With more food available through crops and livestock, populations surged in numbers and towns were built to accommodate the bulge. Many towns grew into cities.

For instance, Jerusalem was just a town in 1800 BCE with a population of 700. By the time of Jesus, it had grown into a bustling city of 10,000 people – large by the standards of those days.

Urbanisation created a new form of mental bifurcation and the second great economic evil: in order for citizens to amass wealth, territories occupied by people of different ethnicities were seized through war and captives were turned into slaves to provide free labour that enabled the rise of civilisations across the entire globe.

All the religions that were anchors for civilisation in West Asia, Africa, Europe, America, India and China permitted the keeping of slaves as an economic necessity.

Although the abolishment of slavery began in 1863 with Abraham Lincoln’s Emancipation Proclamation, economic fragmentation continued in yet another form with the Industrial Revolution that introduced mechanisation.

Capitalism emerged to exploit labour, and to this day the owners of capital regard labour as a commodity that they want to procure cheaply. In Malaysia, the preference for lowly-paid workers from Bangladesh attests to this procurement bias. Across the food and beverage, plantation and building industries, you can hardly spot a local employee any more.

Despite the continually rising cost of living, JobStreet Malaysia Salary Guide 2023 showed no substantial change in median salaries across most sectors of the economy.

Even within the booming technology sector, the National Tech Association of Malaysia or Pikom reveals that average salary in Malaysia still falls behind the global industry average.

The latest report by United Nations Children’s Fund Malaysia released last month recommended that the minimum wage should be set at RM2,102, but a significant 35% of workers in the formal sector earn less than RM2,000 a month, according to figures released last year by the Department of Statistics Malaysia.

Across Europe, America and Canada industries are hiring cheap low-skilled immigrant labour for agriculture and hospitality, offering them poor pay and conditions.

As financier-philanthropist George Soros wrote in Capitalism Versus Open Society (2009): “There is a deep-seated conflict between capitalism and open society, market values and social values. The conflict has been successfully covered up by the market fundamentalist ideology.”

The bifurcation into capital versus labour worsens income inequality. This can be seen from the Gini Index, which determines a nation’s level of income inequality by measuring the income distribution or wealth distribution across its population. A Gini index of 0 represents perfect equality, while an index of 100 implies perfect inequality.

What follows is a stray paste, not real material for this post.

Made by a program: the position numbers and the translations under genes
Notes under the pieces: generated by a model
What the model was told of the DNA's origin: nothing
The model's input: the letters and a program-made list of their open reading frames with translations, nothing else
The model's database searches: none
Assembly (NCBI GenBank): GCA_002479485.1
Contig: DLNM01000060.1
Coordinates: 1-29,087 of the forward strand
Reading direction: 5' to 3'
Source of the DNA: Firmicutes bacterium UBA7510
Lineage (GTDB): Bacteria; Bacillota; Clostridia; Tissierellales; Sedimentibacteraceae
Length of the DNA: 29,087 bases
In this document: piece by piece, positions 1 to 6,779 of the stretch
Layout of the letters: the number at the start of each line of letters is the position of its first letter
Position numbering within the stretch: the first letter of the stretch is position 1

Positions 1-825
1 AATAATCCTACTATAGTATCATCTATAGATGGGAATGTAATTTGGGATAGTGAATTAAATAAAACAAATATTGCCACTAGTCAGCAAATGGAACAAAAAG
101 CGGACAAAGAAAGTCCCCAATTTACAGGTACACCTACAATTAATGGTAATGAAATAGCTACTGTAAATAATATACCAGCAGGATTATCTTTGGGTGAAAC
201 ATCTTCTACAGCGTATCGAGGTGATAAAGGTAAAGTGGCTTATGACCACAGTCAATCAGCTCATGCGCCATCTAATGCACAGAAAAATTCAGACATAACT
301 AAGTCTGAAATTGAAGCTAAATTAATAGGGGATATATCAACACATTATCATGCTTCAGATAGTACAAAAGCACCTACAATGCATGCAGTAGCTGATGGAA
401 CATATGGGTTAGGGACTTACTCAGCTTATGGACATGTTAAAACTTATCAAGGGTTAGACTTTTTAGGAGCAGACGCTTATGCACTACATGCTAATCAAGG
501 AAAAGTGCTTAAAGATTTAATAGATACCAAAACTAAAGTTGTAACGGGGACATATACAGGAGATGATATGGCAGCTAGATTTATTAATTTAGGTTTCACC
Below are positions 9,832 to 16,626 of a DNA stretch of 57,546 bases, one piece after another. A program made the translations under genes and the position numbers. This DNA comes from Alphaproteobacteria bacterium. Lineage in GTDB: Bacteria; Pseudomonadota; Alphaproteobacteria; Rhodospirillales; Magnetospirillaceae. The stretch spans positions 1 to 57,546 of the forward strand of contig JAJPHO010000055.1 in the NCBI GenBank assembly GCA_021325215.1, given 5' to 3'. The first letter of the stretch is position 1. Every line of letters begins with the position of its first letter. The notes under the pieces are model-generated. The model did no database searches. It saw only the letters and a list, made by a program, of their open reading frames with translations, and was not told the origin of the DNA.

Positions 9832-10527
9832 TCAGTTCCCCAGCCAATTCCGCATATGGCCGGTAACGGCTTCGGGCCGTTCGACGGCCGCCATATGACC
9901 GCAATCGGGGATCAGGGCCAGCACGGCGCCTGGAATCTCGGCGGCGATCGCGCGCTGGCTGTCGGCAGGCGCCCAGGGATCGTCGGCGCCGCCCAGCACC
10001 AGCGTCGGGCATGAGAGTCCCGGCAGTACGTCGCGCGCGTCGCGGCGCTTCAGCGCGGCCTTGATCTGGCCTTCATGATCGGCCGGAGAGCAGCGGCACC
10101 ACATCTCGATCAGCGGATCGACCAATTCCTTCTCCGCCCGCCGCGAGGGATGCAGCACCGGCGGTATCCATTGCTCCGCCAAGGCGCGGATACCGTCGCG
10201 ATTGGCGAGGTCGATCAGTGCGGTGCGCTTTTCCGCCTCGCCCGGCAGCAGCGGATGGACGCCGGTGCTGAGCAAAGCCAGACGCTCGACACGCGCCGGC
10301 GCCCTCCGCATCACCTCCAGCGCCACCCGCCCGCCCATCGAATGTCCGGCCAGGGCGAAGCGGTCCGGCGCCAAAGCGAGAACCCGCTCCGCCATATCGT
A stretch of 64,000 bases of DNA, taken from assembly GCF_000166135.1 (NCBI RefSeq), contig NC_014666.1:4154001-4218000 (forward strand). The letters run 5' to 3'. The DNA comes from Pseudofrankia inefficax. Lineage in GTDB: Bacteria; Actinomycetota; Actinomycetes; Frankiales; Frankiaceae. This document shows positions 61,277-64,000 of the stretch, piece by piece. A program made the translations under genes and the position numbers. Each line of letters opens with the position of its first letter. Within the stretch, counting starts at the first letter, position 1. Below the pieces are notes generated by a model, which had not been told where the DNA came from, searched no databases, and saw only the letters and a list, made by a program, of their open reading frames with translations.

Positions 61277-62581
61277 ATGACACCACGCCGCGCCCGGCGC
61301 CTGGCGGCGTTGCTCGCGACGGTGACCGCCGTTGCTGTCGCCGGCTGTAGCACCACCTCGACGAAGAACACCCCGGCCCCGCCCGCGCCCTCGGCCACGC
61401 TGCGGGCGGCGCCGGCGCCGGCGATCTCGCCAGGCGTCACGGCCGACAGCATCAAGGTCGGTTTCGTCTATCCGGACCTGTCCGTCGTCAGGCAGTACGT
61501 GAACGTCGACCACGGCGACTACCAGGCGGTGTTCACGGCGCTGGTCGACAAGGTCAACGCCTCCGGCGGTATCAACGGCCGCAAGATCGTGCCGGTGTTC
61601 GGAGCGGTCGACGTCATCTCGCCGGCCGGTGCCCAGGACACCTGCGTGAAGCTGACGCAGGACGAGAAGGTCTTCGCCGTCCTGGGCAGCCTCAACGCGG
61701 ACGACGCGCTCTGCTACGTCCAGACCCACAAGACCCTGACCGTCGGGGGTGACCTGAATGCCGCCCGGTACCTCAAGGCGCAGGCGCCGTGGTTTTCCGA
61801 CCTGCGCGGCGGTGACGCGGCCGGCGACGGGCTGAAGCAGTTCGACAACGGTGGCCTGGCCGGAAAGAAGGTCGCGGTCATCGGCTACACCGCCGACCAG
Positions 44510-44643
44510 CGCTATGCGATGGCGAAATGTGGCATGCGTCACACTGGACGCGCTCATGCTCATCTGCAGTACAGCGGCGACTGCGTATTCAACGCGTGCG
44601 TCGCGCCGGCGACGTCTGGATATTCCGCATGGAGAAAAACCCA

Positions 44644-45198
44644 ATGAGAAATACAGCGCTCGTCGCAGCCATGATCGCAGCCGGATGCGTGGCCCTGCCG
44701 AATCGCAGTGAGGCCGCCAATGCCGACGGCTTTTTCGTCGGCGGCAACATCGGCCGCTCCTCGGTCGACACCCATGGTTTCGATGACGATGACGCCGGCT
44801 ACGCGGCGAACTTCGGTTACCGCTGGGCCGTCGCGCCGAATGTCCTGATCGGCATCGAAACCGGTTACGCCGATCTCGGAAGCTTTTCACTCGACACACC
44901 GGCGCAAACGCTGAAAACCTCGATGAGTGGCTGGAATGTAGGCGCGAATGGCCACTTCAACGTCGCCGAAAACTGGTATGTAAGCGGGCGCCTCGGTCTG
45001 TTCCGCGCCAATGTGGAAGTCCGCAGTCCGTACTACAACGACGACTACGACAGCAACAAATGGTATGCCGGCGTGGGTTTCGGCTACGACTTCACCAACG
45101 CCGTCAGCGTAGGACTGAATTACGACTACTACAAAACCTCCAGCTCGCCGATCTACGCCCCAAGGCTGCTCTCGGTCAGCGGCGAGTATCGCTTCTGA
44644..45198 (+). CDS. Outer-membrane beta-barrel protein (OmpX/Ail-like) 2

Malaysia’s Gini Index (2021 figure) is 40.7 and that is the same as the Philippines – not a great country to be on par with. Thailand does much better at 34.9. We are even behind Indonesia (38.3) and China (37.1) that were once far more impoverished compared to Malaysia.

A good way to dissolve the capital versus labour bifurcation is to require all companies, whether publicly listed or small and medium-sized enterprises (SME) with sales turnover from RM300,000 or with not less than five permanent fulltime employees, to make share allocations to all those who are citizens.

Loan financing should include a 10-year lock-in period during which the shares can only be sold if an employee resigns. Sell-back must be to the company only.

The law must also stipulate that at least 20% of the net income after taxes be distributed as dividends. If a sole proprietor of an SME earns RM300,000 net after taxes and has five citizen employees owning 20% of the company’s shares, these local workers get total dividend payout of RM12,000.

If they hold equal numbers of shares, they each get RM2,400 annual dividend on top of the standard bonus payment of one month. Commit them as part-owners to a high level of dedication and responsibility to the business.

Dissolution of the capital versus labour bifurcation will resolve the bumiputra equity shortfall. Economists currently use the wrong measure to determine their level of wealth.

At the latest Bumiputra Economic Congress in March, experts touted their measurement of the percentage of bumiputra share ownership in publicly listed companies as a gauge. This is a defective gauge as share purchase from the stock market is viewed as speculative, and many bumiputras avoid holding these shares as the up-down price swings affect their investments.

Measure the percentage of bumiputra share ownership across SME as well if our proposed solution of issuing shares to workers is adopted. This will result in the goal of 30% bumiputera equity ownership being instantly reached and surpassed.

The next article will analyse why our bifurcated mode of thinking damages ethnic relations around the world, including Malaysia despite 67 years of nation building.

The writer champions interfaith harmony.

Comments: letters@thesundaily.com